That year marking the last year
The Cubs ever ever won
The World Series;
Perhaps it’s a
Fred “Bonehead” Merkle
Curse upon the Cubbies,
(Try out that one Billy Goat Steve Bartman),
Now 107 seasons old;

But don’t canonize Mike Donlin:
In 1904 he smashed up a guy on a train,
A victim of the Mike/booze/people combination;
And sometimes Mike’s contracts stipulated
That he couldn’t drink during the season;

Over the early teens Mike exited
And returned to the Giants
With bundles of hits;

Young Mabel died in 1912
Of cancer,
And at Errol Flynn’s urging,
Mike travelled west,
Appearing with Buster Keaton,
In “The General,”
Drinkingly burning bridges,
Getting bit parts
Dying in 1933.

.333 lifetime average,
1218 hits, 213 stolen bases, 3854 at-bats,
No, it’s not enough of a sustained career,
To have a brass plaque,
In the Hall of Fame,
Where fans
Could know about him;

But it would have been a lot of fun,
To stand in the Polo Grounds,
To cup hands around mouth,
To shout, “That’s the way, Mike!”

* * * * * * *

THEY’RE NOT PLAYING A GAME IN BALTIMORE

(4.27 No.20 — 162 Baseball Poems 2015)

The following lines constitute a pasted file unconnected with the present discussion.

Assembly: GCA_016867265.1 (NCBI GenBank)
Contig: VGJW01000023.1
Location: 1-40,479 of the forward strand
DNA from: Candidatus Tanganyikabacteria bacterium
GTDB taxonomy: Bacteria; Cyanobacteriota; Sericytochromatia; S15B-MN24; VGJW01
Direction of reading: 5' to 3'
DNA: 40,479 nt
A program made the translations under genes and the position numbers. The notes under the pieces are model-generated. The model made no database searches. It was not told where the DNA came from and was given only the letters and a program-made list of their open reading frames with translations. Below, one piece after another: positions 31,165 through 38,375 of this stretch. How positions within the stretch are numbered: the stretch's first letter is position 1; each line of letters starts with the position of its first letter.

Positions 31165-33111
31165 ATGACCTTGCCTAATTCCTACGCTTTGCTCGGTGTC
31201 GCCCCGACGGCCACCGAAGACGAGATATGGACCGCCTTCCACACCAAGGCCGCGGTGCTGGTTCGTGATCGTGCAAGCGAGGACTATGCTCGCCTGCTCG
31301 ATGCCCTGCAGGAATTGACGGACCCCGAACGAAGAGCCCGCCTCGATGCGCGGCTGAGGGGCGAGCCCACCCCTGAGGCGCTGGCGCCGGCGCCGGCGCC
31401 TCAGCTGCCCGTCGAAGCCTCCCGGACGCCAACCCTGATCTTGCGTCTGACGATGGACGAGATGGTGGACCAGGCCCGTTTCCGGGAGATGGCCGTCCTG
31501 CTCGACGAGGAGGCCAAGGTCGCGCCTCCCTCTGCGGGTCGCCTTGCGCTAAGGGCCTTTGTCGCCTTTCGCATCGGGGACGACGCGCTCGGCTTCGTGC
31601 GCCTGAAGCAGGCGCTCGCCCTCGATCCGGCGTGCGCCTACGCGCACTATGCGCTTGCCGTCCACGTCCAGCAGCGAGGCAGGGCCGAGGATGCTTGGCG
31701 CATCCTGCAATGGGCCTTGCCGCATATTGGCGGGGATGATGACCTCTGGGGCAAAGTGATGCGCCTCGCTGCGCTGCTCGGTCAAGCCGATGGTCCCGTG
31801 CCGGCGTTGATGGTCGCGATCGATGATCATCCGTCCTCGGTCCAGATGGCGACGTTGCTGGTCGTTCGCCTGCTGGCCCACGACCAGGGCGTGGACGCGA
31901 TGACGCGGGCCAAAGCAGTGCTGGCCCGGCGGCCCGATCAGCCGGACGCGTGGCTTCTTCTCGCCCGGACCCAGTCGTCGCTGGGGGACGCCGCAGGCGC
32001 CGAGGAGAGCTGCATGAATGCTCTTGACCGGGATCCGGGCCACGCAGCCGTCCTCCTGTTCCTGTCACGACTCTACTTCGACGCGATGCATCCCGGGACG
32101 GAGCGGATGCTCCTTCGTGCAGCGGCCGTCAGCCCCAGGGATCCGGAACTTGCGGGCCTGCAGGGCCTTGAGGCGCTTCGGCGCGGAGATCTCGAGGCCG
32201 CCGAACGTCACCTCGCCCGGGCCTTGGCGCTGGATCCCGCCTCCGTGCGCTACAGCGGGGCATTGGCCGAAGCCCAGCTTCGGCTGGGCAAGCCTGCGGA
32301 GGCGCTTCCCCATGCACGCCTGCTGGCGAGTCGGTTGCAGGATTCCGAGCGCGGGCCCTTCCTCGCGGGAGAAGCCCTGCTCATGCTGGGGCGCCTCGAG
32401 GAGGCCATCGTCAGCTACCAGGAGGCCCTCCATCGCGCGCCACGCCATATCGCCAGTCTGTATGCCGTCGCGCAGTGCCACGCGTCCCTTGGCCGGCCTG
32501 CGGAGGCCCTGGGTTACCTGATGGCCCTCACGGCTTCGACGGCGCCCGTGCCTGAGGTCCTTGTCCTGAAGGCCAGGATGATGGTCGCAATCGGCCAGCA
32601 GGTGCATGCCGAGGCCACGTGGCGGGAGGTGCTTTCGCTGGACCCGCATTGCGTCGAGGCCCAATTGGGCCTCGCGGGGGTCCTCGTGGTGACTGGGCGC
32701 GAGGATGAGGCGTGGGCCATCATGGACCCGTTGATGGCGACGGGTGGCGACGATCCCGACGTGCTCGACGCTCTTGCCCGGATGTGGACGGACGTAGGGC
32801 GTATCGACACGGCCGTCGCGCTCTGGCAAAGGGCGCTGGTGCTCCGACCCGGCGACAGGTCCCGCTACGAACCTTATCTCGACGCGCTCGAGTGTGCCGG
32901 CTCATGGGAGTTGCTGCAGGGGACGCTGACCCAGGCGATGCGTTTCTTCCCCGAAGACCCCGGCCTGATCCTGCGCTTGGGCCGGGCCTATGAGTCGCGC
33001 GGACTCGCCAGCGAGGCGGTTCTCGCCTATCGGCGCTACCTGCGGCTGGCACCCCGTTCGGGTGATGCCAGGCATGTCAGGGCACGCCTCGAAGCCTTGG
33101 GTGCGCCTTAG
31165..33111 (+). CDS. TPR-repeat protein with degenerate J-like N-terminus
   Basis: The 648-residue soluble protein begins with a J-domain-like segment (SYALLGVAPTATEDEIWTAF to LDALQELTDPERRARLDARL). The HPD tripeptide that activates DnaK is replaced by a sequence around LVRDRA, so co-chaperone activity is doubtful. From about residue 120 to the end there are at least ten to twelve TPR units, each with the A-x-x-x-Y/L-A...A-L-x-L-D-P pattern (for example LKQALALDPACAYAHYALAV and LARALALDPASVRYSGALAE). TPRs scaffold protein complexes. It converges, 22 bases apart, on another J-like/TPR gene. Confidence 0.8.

By Steve Hermanos

No heavy rain is falling in Baltimore right now,
No snow pellets are dropping,
There wasn’t an earthquake earlier,

The ball field is uncovered,
Perfect;

But baseball muckety-mucks are canceling
Tonight’s Baltimore-Chicago White Sox game,
As people are ripping up cars,
Setting cars afire,
Driving through fire,
Attacking police,
On Eutaw Street,
Which leads straight to the ballpark;

“Why can’t people just be happy?”

Well—
I won’t be too happy if cops
Stop and frisk me for nothing;
I won’t be too happy if the CVS workers
humiliate me every time I step in;
I won’t be too happy if people
get all frenzied
about an esoteric game,
talking about rules I don’t understand;
I won’t be too happy if my spine is snapped
in a police van;

Baseball is complicated,
And if it’s America’s game,
Then we’ve all got to share its beauty,
With each other,
To coach it, to play it.

http://www.SteveHermanos.com

* * * * * * *